On the international stage, organisations who do not have a diverse workforce will likely suffer. FTSE 100 businesses already generate 75% of their income from outside the UK, and emerging markets are growing rapidly.
If organisations are to keep up with this pace of change then a diverse workforce is absolutely vital to secure a strong position in a highly competitive market.
Tackling racial discrimination is becoming a higher priority on the business agenda, and initiatives like the Parker review have really helped to get the ball rolling. But the work here is just starting, and we must ensure that we don’t lose momentum.
Developing an open and transparent benchmarking system would mark a positive step in the right direction. By establishing pipeline indicators and using time-trend data to measure progress, businesses will be forced to look at the numbers, and address their diversity issues head on.
This will, in turn, shed light on some key questions that managers must ask themselves if they are to develop their organisation.
What is the make-up of your workforce? Does it reflect the place you live and the customers you serve? Do you attract a diverse range of people? While the answers may make some uncomfortable, only by challenging their current practices will we be able to see a positive and sustainable change to business practices.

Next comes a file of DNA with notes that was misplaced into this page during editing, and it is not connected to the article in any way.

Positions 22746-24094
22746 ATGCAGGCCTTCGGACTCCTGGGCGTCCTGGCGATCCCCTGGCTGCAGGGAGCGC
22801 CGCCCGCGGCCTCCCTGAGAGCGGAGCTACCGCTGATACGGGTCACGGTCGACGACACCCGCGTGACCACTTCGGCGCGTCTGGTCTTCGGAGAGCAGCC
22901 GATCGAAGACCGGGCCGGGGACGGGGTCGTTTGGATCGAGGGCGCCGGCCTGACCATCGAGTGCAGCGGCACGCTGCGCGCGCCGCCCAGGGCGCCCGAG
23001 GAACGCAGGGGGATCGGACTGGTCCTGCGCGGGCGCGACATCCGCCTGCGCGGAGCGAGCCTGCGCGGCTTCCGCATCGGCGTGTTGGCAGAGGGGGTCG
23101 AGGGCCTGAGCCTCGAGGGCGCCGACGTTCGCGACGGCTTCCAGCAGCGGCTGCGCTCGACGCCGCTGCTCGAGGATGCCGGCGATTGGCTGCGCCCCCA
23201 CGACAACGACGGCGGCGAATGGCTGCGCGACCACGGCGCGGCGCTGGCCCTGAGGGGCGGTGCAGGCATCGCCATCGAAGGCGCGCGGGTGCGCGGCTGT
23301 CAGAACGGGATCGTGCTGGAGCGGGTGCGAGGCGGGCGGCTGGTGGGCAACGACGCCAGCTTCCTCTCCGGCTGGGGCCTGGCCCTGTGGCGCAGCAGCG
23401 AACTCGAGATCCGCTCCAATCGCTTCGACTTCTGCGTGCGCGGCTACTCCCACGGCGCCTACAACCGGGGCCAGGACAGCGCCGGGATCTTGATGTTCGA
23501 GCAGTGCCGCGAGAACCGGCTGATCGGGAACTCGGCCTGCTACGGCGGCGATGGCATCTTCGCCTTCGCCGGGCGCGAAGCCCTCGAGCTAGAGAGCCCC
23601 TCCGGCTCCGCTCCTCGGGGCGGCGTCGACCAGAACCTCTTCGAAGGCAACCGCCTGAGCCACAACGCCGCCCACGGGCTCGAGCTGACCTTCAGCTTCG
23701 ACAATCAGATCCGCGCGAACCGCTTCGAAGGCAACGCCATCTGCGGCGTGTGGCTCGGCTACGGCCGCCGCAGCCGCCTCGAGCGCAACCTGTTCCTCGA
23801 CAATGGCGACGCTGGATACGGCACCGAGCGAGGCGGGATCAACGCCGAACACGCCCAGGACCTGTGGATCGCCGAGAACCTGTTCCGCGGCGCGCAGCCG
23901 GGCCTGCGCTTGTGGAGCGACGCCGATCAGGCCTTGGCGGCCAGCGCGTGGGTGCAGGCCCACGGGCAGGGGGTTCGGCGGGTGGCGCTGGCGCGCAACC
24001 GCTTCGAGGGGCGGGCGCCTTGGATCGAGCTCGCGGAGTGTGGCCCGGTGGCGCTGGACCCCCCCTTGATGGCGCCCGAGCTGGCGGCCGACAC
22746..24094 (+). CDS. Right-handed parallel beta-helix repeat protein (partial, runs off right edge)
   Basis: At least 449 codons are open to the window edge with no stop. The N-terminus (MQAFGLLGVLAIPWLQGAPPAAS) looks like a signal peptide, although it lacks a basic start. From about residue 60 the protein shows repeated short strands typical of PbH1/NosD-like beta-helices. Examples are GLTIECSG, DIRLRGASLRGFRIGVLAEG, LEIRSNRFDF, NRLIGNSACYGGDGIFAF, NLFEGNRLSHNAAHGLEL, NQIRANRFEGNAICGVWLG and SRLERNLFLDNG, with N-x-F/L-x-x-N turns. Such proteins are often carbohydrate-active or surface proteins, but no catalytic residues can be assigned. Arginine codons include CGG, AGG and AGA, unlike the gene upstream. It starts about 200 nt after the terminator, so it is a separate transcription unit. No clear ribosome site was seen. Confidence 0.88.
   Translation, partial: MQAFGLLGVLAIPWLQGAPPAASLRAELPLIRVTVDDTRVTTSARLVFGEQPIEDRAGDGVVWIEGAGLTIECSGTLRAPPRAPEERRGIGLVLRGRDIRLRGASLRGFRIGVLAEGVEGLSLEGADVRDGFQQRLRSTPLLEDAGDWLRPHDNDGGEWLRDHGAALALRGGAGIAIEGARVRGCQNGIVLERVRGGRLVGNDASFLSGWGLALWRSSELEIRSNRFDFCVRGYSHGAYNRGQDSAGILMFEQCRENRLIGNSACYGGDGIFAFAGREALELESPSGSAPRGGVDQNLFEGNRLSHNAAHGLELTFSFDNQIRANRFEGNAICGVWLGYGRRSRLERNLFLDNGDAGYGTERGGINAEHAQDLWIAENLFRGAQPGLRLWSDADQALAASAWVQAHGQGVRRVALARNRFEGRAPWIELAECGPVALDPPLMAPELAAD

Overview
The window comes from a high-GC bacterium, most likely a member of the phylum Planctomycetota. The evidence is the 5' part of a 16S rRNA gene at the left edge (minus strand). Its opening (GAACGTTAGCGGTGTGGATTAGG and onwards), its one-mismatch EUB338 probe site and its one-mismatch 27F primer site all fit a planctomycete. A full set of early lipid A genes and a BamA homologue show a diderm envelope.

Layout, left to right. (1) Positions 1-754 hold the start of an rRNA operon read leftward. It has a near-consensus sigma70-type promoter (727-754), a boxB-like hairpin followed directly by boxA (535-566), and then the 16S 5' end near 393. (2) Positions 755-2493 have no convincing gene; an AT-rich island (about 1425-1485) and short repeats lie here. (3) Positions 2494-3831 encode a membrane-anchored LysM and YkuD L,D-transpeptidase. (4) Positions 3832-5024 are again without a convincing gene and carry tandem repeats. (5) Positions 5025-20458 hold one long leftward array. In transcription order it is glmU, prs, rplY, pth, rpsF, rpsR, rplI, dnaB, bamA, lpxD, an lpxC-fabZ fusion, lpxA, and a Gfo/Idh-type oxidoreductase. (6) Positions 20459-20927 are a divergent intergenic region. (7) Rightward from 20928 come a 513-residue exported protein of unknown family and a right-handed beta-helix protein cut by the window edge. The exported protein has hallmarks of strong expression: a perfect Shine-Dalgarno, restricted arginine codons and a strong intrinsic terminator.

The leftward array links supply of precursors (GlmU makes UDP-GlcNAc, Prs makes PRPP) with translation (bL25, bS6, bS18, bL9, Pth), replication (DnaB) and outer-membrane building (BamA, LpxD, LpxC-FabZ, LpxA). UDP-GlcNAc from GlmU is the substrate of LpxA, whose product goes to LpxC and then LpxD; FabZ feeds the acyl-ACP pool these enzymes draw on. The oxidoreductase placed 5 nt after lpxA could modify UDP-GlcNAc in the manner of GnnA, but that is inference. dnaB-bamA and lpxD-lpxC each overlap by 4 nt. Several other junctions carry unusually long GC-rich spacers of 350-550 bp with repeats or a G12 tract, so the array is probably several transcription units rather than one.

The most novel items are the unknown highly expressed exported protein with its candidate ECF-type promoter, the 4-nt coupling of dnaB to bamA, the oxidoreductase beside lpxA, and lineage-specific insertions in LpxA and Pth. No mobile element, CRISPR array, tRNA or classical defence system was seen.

These answers will also prompt managers to get to the crux of the issue, and this is crucial if we are to effect change. The most important thing a manager can do is lead by example through creating more opportunities for senior leaders to meet emerging BAME leaders and building diverse networks.
Changing working culture to create a transparent and nurturing workplace will boost team morale.
It will be a gradual process, but we will begin to see these diversity barriers come crashing down. Managers must take responsibility for challenging the status quo and changing current practices for the better. It’s time to deliver on diversity.
To read CMI and BAM’s Delivering Diversity report on BAME diversity, visit: www.managers.org.uk/deliveringdiversity